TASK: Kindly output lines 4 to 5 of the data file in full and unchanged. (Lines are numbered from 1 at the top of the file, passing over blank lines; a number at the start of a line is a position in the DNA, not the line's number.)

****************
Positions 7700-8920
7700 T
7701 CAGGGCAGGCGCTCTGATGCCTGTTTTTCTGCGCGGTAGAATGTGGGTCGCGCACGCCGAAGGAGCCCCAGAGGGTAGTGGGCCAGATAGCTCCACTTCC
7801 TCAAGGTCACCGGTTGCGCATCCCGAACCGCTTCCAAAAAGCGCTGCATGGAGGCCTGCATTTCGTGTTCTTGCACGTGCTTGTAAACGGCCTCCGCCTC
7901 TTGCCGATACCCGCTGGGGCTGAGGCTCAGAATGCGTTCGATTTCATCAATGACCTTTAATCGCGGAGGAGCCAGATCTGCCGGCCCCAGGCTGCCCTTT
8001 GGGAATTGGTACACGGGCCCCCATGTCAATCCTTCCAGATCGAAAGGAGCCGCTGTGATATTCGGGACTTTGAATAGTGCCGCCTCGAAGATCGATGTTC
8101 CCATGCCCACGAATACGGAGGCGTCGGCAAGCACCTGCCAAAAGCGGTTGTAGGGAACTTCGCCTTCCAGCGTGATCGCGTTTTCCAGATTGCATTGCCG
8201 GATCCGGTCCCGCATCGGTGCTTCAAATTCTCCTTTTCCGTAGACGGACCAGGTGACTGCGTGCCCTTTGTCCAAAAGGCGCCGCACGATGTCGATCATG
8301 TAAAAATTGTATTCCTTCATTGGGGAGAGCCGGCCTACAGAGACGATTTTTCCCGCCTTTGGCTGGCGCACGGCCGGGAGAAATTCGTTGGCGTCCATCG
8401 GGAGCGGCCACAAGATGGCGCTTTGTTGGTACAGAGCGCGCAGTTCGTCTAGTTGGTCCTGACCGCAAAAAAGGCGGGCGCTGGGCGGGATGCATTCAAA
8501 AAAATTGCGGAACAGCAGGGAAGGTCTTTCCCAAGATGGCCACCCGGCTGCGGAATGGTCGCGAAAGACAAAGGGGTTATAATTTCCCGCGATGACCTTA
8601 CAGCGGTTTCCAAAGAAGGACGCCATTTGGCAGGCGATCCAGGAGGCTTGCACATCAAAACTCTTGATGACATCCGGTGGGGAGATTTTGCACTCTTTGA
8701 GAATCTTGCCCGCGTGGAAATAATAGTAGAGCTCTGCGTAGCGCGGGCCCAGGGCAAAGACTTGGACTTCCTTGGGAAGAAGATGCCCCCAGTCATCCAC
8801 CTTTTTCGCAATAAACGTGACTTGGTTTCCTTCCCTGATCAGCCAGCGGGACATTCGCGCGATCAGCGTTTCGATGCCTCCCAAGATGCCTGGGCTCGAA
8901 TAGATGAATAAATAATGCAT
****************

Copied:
7801 TCAAGGTCACCGGTTGCGCATCCCGAACCGCTTCCAAAAAGCGCTGCATGGAGGCCTGCATTTCGTGTTCTTGCACGTGCTTGTAAACGGCCTCCGCCTC
7901 TTGCCGATACCCGCTGGGGCTGAGGCTCAGAATGCGTTCGATTTCATCAATGACCTTTAATCGCGGAGGAGCCAGATCTGCCGGCCCCAGGCTGCCCTTT